Shifting Into Neutral

Fair warning: I haven’t paid a ton of attention to the whole Toyota sudden acceleration thing, so maybe this has all been discussed to death. But I keep wondering what’s really going on. If your engine is racing and you stand on the brakes, your car will stop. Right? Or, at the very least, it will certainly slow down a lot. And while I understand why you might not want to turn off the ignition, since that can lock up your steering, you can always put your car into neutral and coast to a stop. Why didn’t the drivers of runaway Toyotas do this?

Obviously panic is part of it. If my car suddenly started racing off at a hundred miles an hour, maybe I wouldn’t be thinking clearly enough to put the car into neutral. But a couple of days ago a guy in San Diego got plastered all over my TV when his Toyota went crazy and eventually had to be stopped by a CHP patrol car. Today, someone asked him about his reaction:

Sikes called 911 on Monday to report that his gas pedal was stuck and his blue 2008 Prius was speeding at 94 mph down a freeway near San Diego. A CHP officer helped bring the car to a stop, but not before two calls to police dispatchers that spanned 23 minutes.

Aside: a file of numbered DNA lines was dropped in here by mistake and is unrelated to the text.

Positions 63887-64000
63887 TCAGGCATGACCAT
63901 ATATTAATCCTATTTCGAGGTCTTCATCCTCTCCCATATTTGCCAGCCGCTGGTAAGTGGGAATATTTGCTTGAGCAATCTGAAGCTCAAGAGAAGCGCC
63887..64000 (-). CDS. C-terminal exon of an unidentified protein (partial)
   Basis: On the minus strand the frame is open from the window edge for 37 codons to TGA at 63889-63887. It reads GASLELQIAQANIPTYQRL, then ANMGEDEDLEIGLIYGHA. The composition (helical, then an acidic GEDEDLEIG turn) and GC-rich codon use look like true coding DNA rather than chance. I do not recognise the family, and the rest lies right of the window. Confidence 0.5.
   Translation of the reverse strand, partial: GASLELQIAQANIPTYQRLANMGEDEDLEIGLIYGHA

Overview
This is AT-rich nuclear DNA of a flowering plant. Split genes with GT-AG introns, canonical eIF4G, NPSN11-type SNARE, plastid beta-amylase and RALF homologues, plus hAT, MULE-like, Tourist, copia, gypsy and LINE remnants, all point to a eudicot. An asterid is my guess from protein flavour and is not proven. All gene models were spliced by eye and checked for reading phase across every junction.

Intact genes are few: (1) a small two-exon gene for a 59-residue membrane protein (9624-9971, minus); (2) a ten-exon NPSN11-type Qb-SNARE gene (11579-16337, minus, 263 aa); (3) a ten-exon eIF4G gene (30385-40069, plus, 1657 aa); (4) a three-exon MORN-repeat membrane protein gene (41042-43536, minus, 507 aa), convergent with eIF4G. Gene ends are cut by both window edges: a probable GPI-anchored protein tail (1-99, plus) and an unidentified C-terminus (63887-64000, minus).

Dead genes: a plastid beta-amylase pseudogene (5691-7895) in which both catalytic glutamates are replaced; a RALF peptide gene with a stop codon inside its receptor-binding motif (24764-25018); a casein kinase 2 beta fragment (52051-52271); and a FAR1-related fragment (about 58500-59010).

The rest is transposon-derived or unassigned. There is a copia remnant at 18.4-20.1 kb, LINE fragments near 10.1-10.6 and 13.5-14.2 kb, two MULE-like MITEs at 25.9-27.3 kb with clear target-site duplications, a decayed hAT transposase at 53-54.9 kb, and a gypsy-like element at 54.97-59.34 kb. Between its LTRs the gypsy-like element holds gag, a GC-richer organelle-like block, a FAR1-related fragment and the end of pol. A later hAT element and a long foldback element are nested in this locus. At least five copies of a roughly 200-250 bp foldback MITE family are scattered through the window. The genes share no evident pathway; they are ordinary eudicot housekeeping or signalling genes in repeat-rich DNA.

Asked why he didn’t simply put his car in neutral, Sikes said: “You had to be there. I might go into reverse. I didn’t know if the car would flip. I had no idea how it would react.”

Seriously? His car was speeding at 94 mph for 23 minutes and he was afraid to put his gearshift into neutral? Or just turn the ignition off once he got to a relatively straight portion of the freeway? The linked story gives plenty of other reasons to think this whole thing might be a hoax too.

But even for the non-hoaxsters, what’s the deal? A few seconds of panic I can understand, but your first reaction would be to jam on the brakes, and once that got you into non-heartpounding territory wouldn’t you just shift into neutral and slow to a stop? Do I only think this way because I’ve spent most of my life driving stick shifts, where neutral plays a bigger role than it does in an automatic transmission? Does this have something to do with it? What am I missing here?